FSTB Consults on Company Re-domiciliation Regime for Hong Kong

In March, Hong Kong’s Financial Services & the Treasury Bureau FSTB) opened a public consultation on proposed amendments to the Hong Kong Companies Ordinance to introduce an inward company re-domiciliation regime in Hong Kong. The consultation period closed on 31 May and the FSTB plans to submit amending legislation to the Legislative Council in 2023 to 2024.

Hong Kong established re-domiciliation regimes for Open-Ended Fund Companies (OFCs) and Limited Partnership Funds (LPFs) in 2021, but no re-domiciliation regime exists for other types of companies. This means that a company can only change its place of incorporation to Hong Kong either by winding up its original incorporation and establishing a new entity in Hong Kong or by entering into a court-sanctioned scheme of arrangement to become a wholly owned subsidiary of a Hong Kong-incorporated company. Both methods are costly and cause disruption to a company’s operations.

The proposed regime would allow non-Hong Kong companies to change their place of incorporation to Hong Kong while preserving their legal status as body corporates, their property, rights, obligations, liabilities and contracts.

The Registrar of Companies will administer the proposed regime and approve applications for company re-domiciliation based on the following factors:

  • Whether the type of Hong Kong company that the applicant company is seeking to re-domicile – i.e., private company limited by shares, public company limited by shares, company limited by guarantee with a share capital, private unlimited company with a share capital or a public unlimited company with a share capital – is the same or substantially the same as the applicant’s company type in its place of incorporation.
  • Whether the applicant company has complied with the legal requirements of its jurisdiction of incorporation for the transfer of its incorporation.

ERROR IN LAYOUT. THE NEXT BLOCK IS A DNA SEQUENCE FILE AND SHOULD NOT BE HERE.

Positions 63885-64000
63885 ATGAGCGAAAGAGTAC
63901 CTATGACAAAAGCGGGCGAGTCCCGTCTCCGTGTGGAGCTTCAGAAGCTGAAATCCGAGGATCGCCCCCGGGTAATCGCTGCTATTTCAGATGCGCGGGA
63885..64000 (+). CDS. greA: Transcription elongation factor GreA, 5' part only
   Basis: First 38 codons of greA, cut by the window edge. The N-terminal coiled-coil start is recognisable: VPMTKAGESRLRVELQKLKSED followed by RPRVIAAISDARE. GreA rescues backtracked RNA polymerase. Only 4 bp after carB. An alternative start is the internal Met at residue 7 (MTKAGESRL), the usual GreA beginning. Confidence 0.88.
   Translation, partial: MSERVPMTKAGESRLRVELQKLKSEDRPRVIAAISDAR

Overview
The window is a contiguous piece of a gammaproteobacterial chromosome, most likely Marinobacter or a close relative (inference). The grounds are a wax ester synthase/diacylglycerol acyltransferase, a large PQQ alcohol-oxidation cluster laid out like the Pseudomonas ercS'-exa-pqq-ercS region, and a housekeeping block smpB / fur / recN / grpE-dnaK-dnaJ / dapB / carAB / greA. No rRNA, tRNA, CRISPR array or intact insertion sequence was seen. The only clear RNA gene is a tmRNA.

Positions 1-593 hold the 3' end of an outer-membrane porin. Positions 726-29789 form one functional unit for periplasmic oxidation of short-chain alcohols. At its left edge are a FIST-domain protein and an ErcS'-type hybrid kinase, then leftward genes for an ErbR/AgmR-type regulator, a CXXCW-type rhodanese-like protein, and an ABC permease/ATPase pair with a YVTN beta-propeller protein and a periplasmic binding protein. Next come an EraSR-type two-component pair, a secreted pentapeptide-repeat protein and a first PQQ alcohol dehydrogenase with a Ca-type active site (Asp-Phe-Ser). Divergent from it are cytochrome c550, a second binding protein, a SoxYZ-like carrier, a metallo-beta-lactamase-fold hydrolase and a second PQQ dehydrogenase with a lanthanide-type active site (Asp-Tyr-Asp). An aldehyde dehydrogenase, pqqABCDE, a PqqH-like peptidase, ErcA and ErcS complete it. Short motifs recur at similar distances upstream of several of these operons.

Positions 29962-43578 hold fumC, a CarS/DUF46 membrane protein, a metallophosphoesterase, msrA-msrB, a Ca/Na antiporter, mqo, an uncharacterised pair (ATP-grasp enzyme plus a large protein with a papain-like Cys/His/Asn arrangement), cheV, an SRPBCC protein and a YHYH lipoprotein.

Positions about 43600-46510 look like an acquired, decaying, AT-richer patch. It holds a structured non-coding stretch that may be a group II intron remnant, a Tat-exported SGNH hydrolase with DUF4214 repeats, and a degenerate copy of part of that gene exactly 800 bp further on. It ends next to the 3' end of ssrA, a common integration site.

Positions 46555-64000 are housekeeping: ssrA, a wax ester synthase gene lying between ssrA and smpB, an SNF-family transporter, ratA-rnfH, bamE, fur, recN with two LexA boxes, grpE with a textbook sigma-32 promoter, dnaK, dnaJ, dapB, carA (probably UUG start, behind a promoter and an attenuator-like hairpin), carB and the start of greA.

• Whether, at the date of the re-domiciliation application, the applicant company’s first financial year end in its place of incorporation has passed.
  • Whether the applicant company will comply with the naming requirements for the incorporation of a local company under the Hong Kong Companies Ordinance.
  • Whether a resolution for the transfer of incorporation has been approved by at least 75% of the votes cast by entitled members at a meeting of which members were given at least 21 days’ notice, which included notice of the resolution to approve the transfer of incorporation.
  • Whether the applicant company can pay its debts as they fall due in the 12 months after the application date.

The FSTB said it did not intend to impose an economic substance test on applicant companies. The Inland Revenue Department will be empowered to address transitional tax matters such as fair deduction for trading stock, bad debts, impairment losses on financial assets and depreciation.

Once an application is approved, the applicant company must provide the Registrar of Companies with evidence of its de-registration in its place of incorporation within 60 days of its registration in Hong Kong. Failure to do so will result in the revocation of the application and the termination of the re-domiciliation process.

Once re-domiciled, the company will have the same rights and obligations as other locally incorporated companies of its type and will need to comply with the relevant Companies Ordinance provisions. If the company needs to be licensed to conduct certain businesses in Hong Kong, it will need to apply for the relevant licences separately.

Applicant companies who are already registered with the Companies Registry as registered non–Hong Kong companies will cease to be registered as such once they have been granted their certificate of re-domiciliation.


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